Friday, June 19, 2015

The battle at Traktir Bridge.

The Battle of the Chernaya (Battle of Traktir Bridge,) was a battle by the Chernaya River fought during the Crimean War on August 16, 1855. The battle was fought between Russian troops and a coalition of French, Sardinian and Ottoman troops. The Chernaya River is on the outskirts of Sevastopol. The battle ended in a Russian retreat and a victory for the French, Turks and Sardinians.

The battle was planned as an offensive by the Russians with the aim of forcing the Allied forces (French, British, Sardinian, and Ottoman) to retreat and abandon their siege of Sevastopol. Czar Alexander II had ordered his commander in chief in the Crimea, Prince Michael Gorchakov to attack the besieging forces before they were reinforced further. The Czar hoped that by gaining a victory, he could force a more favorable resolution to the conflict. Gorchakov didn’t think that an attack would be successful but believed the greatest chance of success to be near the French and Sardinian positions on the Chernaya River. The Czar ordered the hesitating Gorchakov to hold a war council to plan the attack. The attack was planned for the morning of August 16 in the hope to surprise the French and Sardinians as they had just celebrated the Feast day of the Emperor (France) and Assumption Day (Sardinians). The Russians hoped that because of these feasts the enemy would be tired and less attentive to the Russians.

58,000 Russian troops in two army corps under Prince Michael Gorchakov fought against 28,000 French and Sardinian troops under French General Aimable PĂ©lissier and Sardinian General Alfonso La Marmora. Although the British correspondents were amazed at the courageousness and impetuosity of their attack, the assault of the Russian army was handicapped by poor organization and lack of experienced soldiers which, due to Sevastopol, forced their corps to consist mostly of militia.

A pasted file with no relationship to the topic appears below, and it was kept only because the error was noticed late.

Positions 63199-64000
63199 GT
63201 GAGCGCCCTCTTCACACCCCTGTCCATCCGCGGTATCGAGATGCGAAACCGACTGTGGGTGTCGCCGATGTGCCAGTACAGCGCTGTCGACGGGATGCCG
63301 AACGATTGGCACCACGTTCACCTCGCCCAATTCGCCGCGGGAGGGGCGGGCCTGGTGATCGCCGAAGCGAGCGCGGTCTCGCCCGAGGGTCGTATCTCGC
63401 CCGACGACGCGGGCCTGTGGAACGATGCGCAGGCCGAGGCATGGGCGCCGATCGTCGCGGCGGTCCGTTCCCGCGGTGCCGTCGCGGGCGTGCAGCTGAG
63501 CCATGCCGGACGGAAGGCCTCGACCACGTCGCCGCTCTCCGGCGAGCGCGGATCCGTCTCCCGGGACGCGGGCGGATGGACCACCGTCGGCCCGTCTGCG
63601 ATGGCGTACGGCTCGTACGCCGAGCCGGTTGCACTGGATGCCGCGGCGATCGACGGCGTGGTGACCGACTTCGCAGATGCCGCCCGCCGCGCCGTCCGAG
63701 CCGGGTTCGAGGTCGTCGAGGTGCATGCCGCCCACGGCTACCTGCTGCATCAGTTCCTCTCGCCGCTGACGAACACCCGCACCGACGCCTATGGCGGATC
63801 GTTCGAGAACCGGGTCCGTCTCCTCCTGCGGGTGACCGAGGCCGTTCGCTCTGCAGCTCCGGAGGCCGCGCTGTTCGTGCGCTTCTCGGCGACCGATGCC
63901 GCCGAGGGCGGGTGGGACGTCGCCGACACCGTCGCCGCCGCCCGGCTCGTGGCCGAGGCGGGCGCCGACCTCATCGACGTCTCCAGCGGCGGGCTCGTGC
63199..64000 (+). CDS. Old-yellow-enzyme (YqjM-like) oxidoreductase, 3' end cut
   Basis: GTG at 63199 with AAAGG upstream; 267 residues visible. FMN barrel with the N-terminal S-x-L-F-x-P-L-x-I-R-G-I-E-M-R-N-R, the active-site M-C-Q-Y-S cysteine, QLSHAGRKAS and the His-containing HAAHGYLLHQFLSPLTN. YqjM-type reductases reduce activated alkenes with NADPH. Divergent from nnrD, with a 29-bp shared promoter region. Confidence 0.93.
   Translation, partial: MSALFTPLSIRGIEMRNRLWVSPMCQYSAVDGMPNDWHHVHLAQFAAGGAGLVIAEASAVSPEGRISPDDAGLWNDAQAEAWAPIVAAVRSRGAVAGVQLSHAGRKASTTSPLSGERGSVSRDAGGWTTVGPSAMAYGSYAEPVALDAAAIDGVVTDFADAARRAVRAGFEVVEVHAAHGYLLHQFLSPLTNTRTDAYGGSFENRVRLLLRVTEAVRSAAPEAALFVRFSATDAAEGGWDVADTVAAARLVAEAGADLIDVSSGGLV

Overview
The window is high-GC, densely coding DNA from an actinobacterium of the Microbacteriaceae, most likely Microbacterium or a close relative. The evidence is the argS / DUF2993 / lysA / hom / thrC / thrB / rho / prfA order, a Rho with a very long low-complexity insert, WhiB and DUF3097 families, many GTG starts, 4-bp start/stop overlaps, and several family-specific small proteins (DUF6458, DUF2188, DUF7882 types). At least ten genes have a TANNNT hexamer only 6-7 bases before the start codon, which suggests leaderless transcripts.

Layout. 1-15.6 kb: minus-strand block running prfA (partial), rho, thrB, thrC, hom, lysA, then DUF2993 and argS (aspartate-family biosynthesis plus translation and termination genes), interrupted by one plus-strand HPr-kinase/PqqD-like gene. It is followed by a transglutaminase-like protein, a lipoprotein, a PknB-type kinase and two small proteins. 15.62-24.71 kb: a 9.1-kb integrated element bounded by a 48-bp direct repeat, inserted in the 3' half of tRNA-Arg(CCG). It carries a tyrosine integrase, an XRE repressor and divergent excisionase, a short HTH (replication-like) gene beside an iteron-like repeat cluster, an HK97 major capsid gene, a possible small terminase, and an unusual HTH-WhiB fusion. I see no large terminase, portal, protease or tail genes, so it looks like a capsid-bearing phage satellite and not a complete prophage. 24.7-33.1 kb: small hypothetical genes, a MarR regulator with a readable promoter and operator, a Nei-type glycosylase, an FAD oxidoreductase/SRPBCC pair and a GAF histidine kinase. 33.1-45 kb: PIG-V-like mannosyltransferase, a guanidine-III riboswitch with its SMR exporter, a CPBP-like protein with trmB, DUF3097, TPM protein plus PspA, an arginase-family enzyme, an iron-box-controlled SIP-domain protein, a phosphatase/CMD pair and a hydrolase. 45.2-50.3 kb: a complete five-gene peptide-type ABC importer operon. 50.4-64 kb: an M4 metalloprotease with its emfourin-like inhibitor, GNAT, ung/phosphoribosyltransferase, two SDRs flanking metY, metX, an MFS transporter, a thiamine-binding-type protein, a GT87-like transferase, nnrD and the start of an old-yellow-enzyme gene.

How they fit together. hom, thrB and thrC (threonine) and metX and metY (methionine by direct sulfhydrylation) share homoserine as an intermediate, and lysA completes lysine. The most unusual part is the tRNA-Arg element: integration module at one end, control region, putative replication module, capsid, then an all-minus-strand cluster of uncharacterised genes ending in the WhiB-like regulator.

In the cover of the morning fog, the Russians advanced on Traktirburg with 47,000 infantry, 10,000 cavalry and 270 cannon under command of general Liprandi on the left and general Read on the right. The two generals had been ordered by Gorchakov not to cross the river until given explicit orders. Annoyed that things weren’t happening fast enough, Gorchakov sent a note to his generals with the words "Let's start it." By this, Gorchakov only meant that the Russians should start to deploy their forces. Unfortunately his generals interpreted his words as his order to attack and they acted accordingly, although reserve forces were still on route to the battlefield. The attacking Russians immediately met stiff resistance from the French and Sardinians. Read’s forces crossed the river near Traktirburg but without cavalry and artillery support, they were easily stopped by the French on the Fedjuchin Heights. Read then ordered his reserve formation, the 5th Infantry Division, to attack the Heights but instead of launching a coordinated assault, he fed them piecemeal in to the fray. Going in regiment by regiment, the assaulting reserve troops accomplished nothing. Seeing this Gorchakov ordered Read to deploy the entire division against the French. This forced the French back up the hill but the Russians could not capture the Heights. In the following retreat General Read was killed. Upon the death of Read, Gorchakov took personal command of the right and ordered 8 battalions of Liprandi’s left wing to reinforce the right wing. These forces came under fire from the Sardinians and were driven back. At 10 o’clock in the morning, Gorchakov concluded that the situation was hopeless and ordered a general retreat.

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